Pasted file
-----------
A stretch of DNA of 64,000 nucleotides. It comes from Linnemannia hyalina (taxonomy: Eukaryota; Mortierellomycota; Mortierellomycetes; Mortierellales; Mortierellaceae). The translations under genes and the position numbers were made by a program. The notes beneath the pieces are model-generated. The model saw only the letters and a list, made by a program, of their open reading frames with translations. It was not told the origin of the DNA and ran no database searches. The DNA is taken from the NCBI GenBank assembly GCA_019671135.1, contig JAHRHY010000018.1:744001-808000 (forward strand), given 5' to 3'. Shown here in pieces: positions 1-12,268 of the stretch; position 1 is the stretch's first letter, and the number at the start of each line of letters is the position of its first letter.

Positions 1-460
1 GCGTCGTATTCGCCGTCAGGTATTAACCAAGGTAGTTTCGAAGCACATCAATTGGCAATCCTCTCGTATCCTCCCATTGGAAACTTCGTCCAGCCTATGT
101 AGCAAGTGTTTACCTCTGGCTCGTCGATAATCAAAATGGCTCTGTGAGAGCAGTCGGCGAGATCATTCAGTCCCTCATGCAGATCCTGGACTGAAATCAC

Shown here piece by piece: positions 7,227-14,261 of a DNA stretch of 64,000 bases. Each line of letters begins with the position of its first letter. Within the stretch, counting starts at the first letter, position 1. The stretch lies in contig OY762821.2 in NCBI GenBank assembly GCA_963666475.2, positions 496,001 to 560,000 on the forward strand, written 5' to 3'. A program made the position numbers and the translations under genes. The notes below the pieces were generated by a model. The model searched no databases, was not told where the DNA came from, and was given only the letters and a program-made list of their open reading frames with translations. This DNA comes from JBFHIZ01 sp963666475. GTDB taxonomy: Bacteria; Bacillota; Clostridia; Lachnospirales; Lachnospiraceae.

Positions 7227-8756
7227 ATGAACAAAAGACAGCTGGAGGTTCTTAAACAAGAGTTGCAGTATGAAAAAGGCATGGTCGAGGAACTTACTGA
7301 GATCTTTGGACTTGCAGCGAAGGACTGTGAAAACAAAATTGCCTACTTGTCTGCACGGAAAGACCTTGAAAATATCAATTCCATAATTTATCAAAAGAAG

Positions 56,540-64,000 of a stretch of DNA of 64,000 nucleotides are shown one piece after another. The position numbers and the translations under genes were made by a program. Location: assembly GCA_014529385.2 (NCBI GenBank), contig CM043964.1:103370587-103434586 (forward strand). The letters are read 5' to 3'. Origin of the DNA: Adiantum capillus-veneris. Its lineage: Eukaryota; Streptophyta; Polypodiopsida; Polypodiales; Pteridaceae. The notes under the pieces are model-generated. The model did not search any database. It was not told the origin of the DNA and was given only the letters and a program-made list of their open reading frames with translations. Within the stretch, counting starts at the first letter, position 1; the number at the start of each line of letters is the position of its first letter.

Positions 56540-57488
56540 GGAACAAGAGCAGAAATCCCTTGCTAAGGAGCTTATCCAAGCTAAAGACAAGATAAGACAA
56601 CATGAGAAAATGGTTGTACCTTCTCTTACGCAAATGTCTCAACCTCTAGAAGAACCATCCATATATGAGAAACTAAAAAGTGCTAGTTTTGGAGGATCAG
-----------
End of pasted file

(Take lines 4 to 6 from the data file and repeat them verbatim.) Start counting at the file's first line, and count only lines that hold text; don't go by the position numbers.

101 AGCAAGTGTTTACCTCTGGCTCGTCGATAATCAAAATGGCTCTGTGAGAGCAGTCGGCGAGATCATTCAGTCCCTCATGCAGATCCTGGACTGAAATCAC

Shown here piece by piece: positions 7,227-14,261 of a DNA stretch of 64,000 bases. Each line of letters begins with the position of its first letter. Within the stretch, counting starts at the first letter, position 1. The stretch lies in contig OY762821.2 in NCBI GenBank assembly GCA_963666475.2, positions 496,001 to 560,000 on the forward strand, written 5' to 3'. A program made the position numbers and the translations under genes. The notes below the pieces were generated by a model. The model searched no databases, was not told where the DNA came from, and was given only the letters and a program-made list of their open reading frames with translations. This DNA comes from JBFHIZ01 sp963666475. GTDB taxonomy: Bacteria; Bacillota; Clostridia; Lachnospirales; Lachnospiraceae.

Positions 7227-8756